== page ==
Iogo shows off its new look

An in-store fashion show formally debuts the yogurt's rebranding as part of a new masterbrand approach.

The team at Ultima Food thinks the new branding and packaging for its Iogo portfolio will help it stand out on store shelves, but it’s putting a little extra effort into turning some heads today.

At the Longo’s in Toronto’s Maple Leaf Square, the yogurt brand is formally debuting its new look with a fashion show featuring stylish kids and adults walking the aisles with carts and baskets full of newly redesigned Iogo products. The event brings a similar activation Iogo ran at an IGA location in Montreal in late November to Toronto.

“It’s a cheeky nod to the importance of winning inside of the store,” says Simon Small, VP of marketing at Ultima Foods. “We changed our packaging, and that’s arguably our ‘clothes’ to the world, so we wanted to bring it to life in an unexpected manner. We’re a category that’s very much on-trend with Canadians right now and a brand that’s trying to fit into peoples’ busy lives, and nowhere are they busier and more distracted than when they’re in the store.”

The fashion show also brings an on-the-ground element to a broader creative platform it launched with Quebec agency Alfred on creative and Folk on strategy last month to reposition the Iogo brand. Since its launch four years ago, Iogo has always focused on brand aspects like having natural and Canadian-sourced ingredients, as opposed to the features and benefits of the product.

“We never had a spoon-and-a-smile kind of spot,” Small says. “It was always about being light and lively, but now that we’re established, people get who we are. They know we use natural ingredients, they know that we’re Canadian, and they get that we’re modern and innovative. Now was a good time to focus more on how the brand could part of their lives.”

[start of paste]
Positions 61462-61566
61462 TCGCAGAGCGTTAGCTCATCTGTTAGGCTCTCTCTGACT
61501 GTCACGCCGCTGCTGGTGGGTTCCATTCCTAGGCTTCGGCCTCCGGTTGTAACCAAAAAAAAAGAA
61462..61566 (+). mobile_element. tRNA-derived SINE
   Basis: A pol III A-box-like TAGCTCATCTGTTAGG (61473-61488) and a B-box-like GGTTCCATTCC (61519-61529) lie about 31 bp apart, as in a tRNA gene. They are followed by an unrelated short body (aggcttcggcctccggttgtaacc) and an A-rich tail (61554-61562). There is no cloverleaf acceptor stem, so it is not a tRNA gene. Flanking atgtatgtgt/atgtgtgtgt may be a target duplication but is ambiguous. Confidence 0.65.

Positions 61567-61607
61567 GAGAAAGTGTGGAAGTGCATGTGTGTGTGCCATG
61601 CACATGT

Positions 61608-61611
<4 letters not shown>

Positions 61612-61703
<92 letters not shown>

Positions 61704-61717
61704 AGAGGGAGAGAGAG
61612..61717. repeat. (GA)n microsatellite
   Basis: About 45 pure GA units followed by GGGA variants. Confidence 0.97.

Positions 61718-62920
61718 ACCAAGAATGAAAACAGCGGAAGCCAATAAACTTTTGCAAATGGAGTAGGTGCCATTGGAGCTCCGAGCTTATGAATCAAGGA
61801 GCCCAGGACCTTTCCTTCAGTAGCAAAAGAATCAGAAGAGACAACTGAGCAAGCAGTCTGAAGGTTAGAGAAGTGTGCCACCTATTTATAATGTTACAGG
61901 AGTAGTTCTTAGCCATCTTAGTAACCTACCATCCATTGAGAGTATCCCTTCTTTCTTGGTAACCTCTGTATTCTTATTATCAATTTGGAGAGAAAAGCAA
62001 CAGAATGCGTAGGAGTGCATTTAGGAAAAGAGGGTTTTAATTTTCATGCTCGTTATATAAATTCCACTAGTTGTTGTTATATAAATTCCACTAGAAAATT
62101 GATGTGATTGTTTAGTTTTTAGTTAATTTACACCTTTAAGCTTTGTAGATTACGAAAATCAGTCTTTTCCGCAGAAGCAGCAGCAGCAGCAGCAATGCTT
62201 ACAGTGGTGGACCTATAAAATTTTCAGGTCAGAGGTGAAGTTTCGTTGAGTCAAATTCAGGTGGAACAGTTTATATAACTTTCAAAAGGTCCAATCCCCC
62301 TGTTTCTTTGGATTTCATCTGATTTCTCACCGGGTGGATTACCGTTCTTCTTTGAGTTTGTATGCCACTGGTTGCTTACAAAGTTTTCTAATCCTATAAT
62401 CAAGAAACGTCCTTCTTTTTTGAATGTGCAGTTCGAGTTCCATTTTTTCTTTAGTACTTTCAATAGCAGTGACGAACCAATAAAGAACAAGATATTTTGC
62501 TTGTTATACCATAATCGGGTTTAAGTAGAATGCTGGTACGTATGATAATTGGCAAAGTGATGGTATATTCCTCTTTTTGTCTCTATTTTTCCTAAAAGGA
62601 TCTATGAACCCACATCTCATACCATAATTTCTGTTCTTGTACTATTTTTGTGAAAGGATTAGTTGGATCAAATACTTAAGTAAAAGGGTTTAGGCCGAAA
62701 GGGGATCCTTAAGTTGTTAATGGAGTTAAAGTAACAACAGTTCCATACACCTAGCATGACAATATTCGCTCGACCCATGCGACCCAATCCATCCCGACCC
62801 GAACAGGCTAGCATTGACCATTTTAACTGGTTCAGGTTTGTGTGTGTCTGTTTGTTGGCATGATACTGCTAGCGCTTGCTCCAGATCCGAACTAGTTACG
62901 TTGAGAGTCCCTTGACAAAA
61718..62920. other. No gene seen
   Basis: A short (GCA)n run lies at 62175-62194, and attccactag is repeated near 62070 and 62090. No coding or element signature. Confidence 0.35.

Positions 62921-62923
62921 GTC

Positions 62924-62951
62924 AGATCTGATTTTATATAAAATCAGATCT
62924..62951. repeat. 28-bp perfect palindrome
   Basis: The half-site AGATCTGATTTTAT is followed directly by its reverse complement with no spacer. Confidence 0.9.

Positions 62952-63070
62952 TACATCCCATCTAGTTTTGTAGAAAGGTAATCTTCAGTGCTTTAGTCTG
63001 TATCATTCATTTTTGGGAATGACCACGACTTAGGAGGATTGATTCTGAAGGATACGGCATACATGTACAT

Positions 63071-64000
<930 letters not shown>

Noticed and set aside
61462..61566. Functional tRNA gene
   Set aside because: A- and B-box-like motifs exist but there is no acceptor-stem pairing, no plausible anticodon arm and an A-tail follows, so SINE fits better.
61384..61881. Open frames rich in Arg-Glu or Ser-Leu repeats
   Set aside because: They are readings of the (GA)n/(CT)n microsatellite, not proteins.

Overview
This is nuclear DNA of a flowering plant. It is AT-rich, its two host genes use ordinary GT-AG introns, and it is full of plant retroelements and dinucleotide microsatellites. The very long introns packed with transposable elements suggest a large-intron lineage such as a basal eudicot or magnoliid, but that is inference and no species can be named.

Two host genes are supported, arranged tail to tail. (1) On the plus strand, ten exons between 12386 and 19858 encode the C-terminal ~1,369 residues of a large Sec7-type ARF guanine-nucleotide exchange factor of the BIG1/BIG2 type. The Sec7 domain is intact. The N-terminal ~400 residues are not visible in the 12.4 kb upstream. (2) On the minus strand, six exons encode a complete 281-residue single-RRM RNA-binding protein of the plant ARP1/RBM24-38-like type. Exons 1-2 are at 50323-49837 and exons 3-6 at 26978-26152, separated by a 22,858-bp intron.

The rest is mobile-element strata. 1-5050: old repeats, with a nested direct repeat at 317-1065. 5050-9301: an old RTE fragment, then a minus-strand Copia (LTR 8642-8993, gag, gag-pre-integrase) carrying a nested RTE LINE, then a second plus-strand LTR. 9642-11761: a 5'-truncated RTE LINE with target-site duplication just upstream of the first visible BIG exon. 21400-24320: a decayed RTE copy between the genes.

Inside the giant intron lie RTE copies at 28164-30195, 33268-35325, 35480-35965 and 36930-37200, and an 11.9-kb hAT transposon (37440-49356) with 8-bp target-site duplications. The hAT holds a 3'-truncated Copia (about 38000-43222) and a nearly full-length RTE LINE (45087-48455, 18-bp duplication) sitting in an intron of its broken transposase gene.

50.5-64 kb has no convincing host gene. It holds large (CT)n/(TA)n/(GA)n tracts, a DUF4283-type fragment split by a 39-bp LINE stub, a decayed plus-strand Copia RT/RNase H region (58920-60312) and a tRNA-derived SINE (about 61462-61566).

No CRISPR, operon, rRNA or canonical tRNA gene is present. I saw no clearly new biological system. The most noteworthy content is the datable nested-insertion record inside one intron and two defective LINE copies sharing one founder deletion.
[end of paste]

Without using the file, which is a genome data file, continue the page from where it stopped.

The new creative in the “Daily Dose” platform takes the two dots that make up the umlaut in the Iogo logo and turns them into a pair of characters in everyday situations, from waiting for the bus to getting a haircut. Multiple spots have been rolled out already, and take the same approach regardless of the specific product being featured.

“We personified the part of our brand that people recognized the most,” Small says. “It’s less about us and more about the busy Canadian lives we’re trying to fit into. The dots are being the spokesperson for the people that are buying and loving the brand today. We’re not talking about health or probiotic science or something that might be alienating. It’s grounded in busy lives, which is something Canadians can relate to.”

The yogurt category is one of the most competitive in the CPG sector. That is not only because of the numerous brands in the space but because a focus on product innovation means each brand has a range of product formats, flavours and segments like probiotic and Greek-style yogurt.

Similar to the “Daily Dose” platform, the new Iogo packaging takes a masterbrand approach, as the logo is the most prominent thing on the packaging, regardless of SKU (the only exception is the kid-focused “Nano” line, which was a particularly strong and recognizable sub-brand for the company).

“Shopper confusion is massive right now, so we need to do something that helps us stand out on the shelf,” Small says. “The consumer also doesn’t always understand we have multiple segments. They might buy us in one segment but their awareness of the other segments isn’t as high, but if they see the Iogo brand they already know, it might draw them in.”